The Sun is undeterred

However, The Sun shows no signs of backing down any time soon. In fact, the paper recently launched a competition in which a date with a 'Page Three girl' is the prize.

Contacted by the World Editors Forum for comment, a spokesperson for The Sun said: "Over 5 million people read The Sun every day and around half of those readers are women. The Sun is the UK's biggest selling newspaper, which proves our formula - of brilliant journalism, entertainment, outstanding sports writing and Page 3 - still appeals to our readers. If The Sun's readers didn't want to see Page 3 they would tell us or, alternatively, they wouldn't buy the paper."

A challenge for Rupert Murdoch

Rupert Murdoch's alleged predisposition towards not always respecting editorial independence leads Clarke to lay responsibility for Page Three's future firmly in his hands. "None of us know what's going on in the minds and hearts and discussion rooms of The Sun newspaper, or in Rupert Murdoch's mind, because ultimately he's the man who still has the power, and if he decides it's going, it's going," she said.

"[The Sun] doesn't push any boundaries at all, and what it does actually is portray a status quo that keeps the man who's incredibly powerful and rich who owns it, exactly where he is by promoting sexism and those kind of things. That's at the heart of it."

But that's certainly not the way The Sun sees it. "Since March, Page 3 has partnered with the brilliant CoppaFeel! charity to raise awareness of breast cancer. In the five months since The Sun started our regular 'Check 'em Tuesday' features - including a regular diary from CoppaFeel!'s founder and inspirational breast cancer survivor, Kris Hallenga - the charity has been inundated with positive messages and the number of calls to their helpline have rocketed," The Sun spokesperson said.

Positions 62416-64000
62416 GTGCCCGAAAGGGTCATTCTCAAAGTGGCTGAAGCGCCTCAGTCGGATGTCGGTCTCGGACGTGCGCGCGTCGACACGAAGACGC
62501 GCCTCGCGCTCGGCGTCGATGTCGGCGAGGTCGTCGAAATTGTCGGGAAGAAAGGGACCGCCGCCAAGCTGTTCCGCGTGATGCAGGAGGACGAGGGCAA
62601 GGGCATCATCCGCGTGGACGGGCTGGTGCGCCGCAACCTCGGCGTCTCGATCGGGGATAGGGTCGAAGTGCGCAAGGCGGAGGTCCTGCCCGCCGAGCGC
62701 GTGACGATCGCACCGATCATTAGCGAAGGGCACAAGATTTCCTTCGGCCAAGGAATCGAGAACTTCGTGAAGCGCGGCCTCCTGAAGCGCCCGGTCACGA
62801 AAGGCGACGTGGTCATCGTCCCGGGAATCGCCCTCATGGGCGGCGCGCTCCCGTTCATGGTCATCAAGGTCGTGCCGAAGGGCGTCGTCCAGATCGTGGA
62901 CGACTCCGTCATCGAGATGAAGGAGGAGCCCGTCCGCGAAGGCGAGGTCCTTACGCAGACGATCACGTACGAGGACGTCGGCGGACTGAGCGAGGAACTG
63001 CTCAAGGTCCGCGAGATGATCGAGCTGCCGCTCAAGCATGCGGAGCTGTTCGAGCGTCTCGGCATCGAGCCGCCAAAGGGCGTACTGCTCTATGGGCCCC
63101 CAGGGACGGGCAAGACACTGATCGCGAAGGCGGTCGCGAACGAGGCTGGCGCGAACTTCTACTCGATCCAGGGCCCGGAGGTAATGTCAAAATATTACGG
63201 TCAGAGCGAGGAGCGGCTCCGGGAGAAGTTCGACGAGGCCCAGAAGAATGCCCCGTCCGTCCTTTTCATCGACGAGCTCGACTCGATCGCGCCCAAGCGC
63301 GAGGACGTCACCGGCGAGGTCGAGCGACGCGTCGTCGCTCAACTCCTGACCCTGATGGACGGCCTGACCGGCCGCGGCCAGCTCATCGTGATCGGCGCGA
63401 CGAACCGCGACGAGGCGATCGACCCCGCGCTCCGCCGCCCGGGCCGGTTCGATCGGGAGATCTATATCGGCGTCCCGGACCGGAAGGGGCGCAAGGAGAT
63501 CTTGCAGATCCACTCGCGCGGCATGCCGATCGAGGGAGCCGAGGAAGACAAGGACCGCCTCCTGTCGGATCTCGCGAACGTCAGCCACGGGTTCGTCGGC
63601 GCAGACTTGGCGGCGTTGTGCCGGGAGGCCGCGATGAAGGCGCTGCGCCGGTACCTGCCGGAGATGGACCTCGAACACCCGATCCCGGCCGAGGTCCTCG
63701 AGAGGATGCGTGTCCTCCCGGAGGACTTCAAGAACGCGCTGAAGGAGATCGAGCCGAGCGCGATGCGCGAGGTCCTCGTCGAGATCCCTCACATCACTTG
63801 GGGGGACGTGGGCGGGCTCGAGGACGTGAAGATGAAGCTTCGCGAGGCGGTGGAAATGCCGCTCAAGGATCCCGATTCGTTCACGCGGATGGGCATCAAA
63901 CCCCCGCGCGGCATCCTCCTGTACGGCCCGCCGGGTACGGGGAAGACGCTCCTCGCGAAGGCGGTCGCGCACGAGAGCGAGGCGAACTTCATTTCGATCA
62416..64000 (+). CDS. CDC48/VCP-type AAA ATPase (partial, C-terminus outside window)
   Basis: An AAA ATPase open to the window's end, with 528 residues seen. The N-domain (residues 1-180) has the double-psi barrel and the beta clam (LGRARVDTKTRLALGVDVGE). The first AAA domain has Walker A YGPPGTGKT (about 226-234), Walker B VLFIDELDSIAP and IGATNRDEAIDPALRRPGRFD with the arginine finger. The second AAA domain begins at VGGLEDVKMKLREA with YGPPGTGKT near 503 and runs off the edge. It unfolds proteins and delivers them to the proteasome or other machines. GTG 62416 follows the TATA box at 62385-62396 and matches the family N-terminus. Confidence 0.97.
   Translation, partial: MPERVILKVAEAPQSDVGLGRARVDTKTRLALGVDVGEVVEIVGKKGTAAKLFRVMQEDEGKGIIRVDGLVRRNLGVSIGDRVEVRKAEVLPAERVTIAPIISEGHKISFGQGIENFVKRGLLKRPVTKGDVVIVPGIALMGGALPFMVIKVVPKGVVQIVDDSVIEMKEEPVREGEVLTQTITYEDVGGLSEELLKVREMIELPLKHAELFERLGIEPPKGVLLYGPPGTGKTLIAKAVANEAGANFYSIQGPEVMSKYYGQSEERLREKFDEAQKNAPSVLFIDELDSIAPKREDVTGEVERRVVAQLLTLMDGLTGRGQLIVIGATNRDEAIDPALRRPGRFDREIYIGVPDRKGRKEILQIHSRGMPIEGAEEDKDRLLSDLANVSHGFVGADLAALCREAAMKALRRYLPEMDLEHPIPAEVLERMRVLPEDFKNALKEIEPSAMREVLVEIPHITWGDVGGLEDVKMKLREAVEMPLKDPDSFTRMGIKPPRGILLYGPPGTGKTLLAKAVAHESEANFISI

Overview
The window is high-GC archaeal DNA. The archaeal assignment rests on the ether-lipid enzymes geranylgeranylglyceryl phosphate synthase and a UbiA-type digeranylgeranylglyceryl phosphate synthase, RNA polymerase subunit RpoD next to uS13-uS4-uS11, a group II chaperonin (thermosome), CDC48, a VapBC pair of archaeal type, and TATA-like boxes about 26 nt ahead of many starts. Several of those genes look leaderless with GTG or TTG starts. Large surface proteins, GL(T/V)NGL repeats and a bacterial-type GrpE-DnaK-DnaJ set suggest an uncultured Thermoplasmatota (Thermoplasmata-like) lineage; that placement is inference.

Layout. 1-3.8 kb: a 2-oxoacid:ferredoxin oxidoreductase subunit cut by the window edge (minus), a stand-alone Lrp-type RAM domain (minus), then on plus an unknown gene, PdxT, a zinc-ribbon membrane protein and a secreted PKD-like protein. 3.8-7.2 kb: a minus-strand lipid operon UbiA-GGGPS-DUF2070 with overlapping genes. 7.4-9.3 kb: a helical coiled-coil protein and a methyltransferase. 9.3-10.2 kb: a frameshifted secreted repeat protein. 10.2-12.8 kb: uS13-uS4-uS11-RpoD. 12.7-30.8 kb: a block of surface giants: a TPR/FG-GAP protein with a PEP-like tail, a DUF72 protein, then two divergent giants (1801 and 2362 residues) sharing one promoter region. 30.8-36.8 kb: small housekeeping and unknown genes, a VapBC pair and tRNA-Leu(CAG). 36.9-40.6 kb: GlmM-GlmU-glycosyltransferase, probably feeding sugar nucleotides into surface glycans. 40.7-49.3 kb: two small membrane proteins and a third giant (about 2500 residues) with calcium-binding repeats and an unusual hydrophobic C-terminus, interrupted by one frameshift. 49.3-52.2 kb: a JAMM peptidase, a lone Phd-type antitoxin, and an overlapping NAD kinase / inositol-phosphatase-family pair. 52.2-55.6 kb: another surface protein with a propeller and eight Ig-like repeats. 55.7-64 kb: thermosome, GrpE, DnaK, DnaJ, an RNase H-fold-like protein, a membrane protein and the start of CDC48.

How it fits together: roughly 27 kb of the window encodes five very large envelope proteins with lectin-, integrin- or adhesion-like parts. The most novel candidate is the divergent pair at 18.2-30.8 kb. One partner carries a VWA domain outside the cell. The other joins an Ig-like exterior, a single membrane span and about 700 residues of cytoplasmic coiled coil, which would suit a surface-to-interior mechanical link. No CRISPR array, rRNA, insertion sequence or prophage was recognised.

"In addition, The Sun is very proud that, to date, we have heard from three women who have told us that, were it not for the Page 3/CoppaFeel! campaign, they would not have checked their own breasts and found they had early-stages of cancer."

Campaign optimism

The No More Page Three campaign is staffed by a group of 22 volunteers, with around 10 active at any one time. Much of their work takes place in what Clarke calls a "virtual office", which stands in stark contrast to the huge corporate structure of Murdoch's company. But Clarke remains positive about the campaign's potential. "They can't carry this on forever because it's just starting to look ridiculous," she says. "It's clear that the moral zeitgeist has moved. There's been so many indicators lately: the Irish Sun dropped its Page Three, Stuff magazine has dropped its objectifying images on the front page and was making statements like 'we're in a post lads mags era'. A lot of the lads mags are losing readership, some are closing, and we are moving on."

Issues with the way women are represented in the news media run much deeper than Page Three. Campaign group Reps, short for Representations of Women in the Media, has compiled findings of large-scale gender biases in the media, including evidence that under 10% of people presented in sports coverage are women. The Guardian's datablog, meanwhile, found in 2011 that in a given three-week period only 22.66% of reporters on seven British national dailies - and Radio 4's Today programme - were female. This is a pattern repeated globally. "Women are constantly portrayed in the media on the basis of their relationships with men, or with children, so they're all immediately presented as mother, grandmother, wife, girlfriend, or somebody no matter what their own achievements might be," says Clarke.

Photo credit: No More Page Three campaign

Author

Nick Toner

Date

2014-09-02 11:43

Author information

The World Editors Forum is the organisation within the World Association of Newspapers devoted to newspaper editors worldwide. The Editors Weblog (www.editorsweblog.org), launched in January 2004, is a WEF initiative designed to facilitate the diffusion of information relevant to newspapers and their editors.